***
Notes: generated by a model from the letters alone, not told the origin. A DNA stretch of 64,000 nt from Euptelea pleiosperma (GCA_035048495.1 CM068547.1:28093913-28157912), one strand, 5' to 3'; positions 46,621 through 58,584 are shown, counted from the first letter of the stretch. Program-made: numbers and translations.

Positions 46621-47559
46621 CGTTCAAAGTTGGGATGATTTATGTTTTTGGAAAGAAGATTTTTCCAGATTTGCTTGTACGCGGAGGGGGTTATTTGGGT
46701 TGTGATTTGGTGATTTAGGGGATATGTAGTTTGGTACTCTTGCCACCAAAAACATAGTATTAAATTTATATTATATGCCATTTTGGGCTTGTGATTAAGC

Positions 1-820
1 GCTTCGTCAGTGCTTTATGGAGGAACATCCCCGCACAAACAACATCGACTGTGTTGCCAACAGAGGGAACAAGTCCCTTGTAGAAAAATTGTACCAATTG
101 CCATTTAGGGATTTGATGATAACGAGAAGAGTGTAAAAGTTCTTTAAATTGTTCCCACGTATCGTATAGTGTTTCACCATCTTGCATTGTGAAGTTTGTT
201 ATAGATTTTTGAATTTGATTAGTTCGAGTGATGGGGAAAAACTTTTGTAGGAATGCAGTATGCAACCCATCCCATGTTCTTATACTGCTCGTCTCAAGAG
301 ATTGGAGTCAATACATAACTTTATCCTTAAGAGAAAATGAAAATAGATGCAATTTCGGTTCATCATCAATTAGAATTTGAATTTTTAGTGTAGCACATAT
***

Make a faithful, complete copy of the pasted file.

Notes: generated by a model from the letters alone, not told the origin. A DNA stretch of 64,000 nt from Euptelea pleiosperma (GCA_035048495.1 CM068547.1:28093913-28157912), one strand, 5' to 3'; positions 46,621 through 58,584 are shown, counted from the first letter of the stretch. Program-made: numbers and translations.

Positions 46621-47559
46621 CGTTCAAAGTTGGGATGATTTATGTTTTTGGAAAGAAGATTTTTCCAGATTTGCTTGTACGCGGAGGGGGTTATTTGGGT
46701 TGTGATTTGGTGATTTAGGGGATATGTAGTTTGGTACTCTTGCCACCAAAAACATAGTATTAAATTTATATTATATGCCATTTTGGGCTTGTGATTAAGC

Positions 1-820
1 GCTTCGTCAGTGCTTTATGGAGGAACATCCCCGCACAAACAACATCGACTGTGTTGCCAACAGAGGGAACAAGTCCCTTGTAGAAAAATTGTACCAATTG
101 CCATTTAGGGATTTGATGATAACGAGAAGAGTGTAAAAGTTCTTTAAATTGTTCCCACGTATCGTATAGTGTTTCACCATCTTGCATTGTGAAGTTTGTT
201 ATAGATTTTTGAATTTGATTAGTTCGAGTGATGGGGAAAAACTTTTGTAGGAATGCAGTATGCAACCCATCCCATGTTCTTATACTGCTCGTCTCAAGAG
301 ATTGGAGTCAATACATAACTTTATCCTTAAGAGAAAATGAAAATAGATGCAATTTCGGTTCATCATCAATTAGAATTTGAATTTTTAGTGTAGCACATAT